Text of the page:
After two seasons with the Dallas Mavericks, guard Monta Ellis is on the move, as he signed a free-agent contract with the Indiana Pacers .
According to a July 2 report from Chris Broussard of ESPN, the 29-year-old veteran inked a four-year deal. ESPN's Marc Stein noted the contract was worth $44 million and has a player option after year three.
The Pacers confirmed the deal on July 14 in a team release.
However, Yahoo Sports' Adrian Wojnarowski reported Ellis could be on the move again:
Broussard reported that Ellis turned down a four-year, $48 million contract from the Sacramento Kings.
Bleacher Report's Howard Beck spoke with Stephen Nelson about what the addition means for the Pacers:
Ellis is coming off a season that saw him average 18.9 points, 4.1 assists, 2.4 rebounds and 1.9 steals per game. Most of his numbers were slightly down in comparison to his previous campaign with the Mavs, but he was still among their top forces offensively.
While the former second-round pick of the Golden State Warriors could have remained in Dallas by opting in to his contract, he ultimately decided against it and chose free agency instead.
Opting out undoubtedly hurt the Mavericks' chances of bringing him back, but his co-agent, Jeff Fried, maintained that Ellis liked playing for the Mavs, per Tim MacMahon and Broussard of ESPN.com.
"Monta's experience in Dallas was definitely a positive one," Fried said. "The team and the organization had success and Monta grew as a player. A door to return there will always be open."
At the same time, Ellis had a desire to test the market in hopes of landing a sizable contract. According to Wojnarowski, the Pacers immediately showed interest in signing Ellis to a deal worth upward of $10 million per season.
Broussard confirmed Indiana's interest and laid out team president Larry Bird's potential vision for Ellis:
With the probability of Ellis' signing elsewhere looking very real, Mavericks guard Devin Harris explained what that would mean to the organization, per Dwain Price of the Star-Telegram.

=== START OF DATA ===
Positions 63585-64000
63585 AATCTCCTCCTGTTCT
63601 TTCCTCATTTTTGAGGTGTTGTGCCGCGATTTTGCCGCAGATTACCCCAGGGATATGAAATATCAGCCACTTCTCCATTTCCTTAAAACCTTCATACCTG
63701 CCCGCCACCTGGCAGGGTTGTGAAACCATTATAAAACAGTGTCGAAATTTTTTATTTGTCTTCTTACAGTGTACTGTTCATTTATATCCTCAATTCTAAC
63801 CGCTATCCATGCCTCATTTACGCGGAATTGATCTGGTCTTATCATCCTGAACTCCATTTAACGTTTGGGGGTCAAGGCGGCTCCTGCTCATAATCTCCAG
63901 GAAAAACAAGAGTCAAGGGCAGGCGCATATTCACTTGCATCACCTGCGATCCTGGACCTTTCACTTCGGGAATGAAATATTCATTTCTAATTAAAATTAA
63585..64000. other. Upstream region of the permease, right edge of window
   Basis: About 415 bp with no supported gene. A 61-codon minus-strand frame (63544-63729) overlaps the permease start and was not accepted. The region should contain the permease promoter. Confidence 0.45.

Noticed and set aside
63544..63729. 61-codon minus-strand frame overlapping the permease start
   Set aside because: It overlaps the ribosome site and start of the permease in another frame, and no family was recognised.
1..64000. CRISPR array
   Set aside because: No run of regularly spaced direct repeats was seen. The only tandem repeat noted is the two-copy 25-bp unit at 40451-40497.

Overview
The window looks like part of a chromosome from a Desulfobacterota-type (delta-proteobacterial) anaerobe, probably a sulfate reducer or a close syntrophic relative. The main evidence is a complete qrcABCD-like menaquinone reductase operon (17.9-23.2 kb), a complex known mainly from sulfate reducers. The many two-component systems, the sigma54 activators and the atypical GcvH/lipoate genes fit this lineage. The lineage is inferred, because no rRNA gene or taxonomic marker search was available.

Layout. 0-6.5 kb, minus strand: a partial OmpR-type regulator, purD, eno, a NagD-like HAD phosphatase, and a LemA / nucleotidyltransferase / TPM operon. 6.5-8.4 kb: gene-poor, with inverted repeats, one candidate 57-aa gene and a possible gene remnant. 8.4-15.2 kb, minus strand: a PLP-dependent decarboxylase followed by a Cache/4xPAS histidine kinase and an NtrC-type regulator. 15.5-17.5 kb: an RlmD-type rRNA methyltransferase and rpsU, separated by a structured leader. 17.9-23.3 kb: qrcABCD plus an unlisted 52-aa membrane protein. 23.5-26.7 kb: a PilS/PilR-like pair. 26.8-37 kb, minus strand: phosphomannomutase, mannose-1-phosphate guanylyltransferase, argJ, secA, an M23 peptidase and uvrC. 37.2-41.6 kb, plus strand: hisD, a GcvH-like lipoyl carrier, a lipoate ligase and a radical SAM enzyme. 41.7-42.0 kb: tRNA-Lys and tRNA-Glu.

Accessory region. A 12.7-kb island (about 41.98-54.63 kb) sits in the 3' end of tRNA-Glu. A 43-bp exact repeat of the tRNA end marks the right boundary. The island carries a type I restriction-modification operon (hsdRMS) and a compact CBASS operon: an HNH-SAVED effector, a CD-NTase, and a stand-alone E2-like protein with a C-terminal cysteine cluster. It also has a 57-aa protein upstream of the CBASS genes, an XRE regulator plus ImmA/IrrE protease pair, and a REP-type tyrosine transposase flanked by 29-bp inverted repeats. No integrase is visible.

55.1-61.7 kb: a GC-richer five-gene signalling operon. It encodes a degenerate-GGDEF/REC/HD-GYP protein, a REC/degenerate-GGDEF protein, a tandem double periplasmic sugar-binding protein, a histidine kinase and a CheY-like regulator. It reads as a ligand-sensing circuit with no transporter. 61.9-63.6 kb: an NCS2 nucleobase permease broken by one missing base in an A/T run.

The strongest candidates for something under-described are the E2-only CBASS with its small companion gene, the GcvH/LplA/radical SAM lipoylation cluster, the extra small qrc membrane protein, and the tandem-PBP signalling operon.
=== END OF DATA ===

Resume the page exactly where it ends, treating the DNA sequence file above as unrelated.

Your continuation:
"If we do lose him, it'll be a big void to fill," Harris said. "He played some of his best basketball here. I know he really likes it here."
Despite Ellis' success in Dallas, the 2007 NBA Most Improved Player bolted for what may or may not turn out to be greener pastures. What he did get in all likelihood, though, was more money than the Mavs were willing to spend.
As a player who averages over 19 points per game for his career, Ellis will almost certainly continue to be a dynamic force in the backcourt.
That is something Dallas will miss, as it will now have to lean more heavily on the likes of Harris and Raymond Felton while also exploring other options via free agency or trade.
The relationship between Ellis and the Mavericks was a fruitful one, as the player put up numbers and the team made a pair of playoff appearances, but it ultimately didn't lead to the overall level of success both sides hoped for.
As for the Pacers, Ellis fills a major need, as long as he remains in Indiana. An explosive scorer capable of filling the stat sheet, he'll give a boost to Indiana's offense, which ranked 24th in points per game last season. Pairing him with fellow guard Paul George gives the Pacers a fearsome, explosive backcourt and vaults them back to contender status for the coming season.
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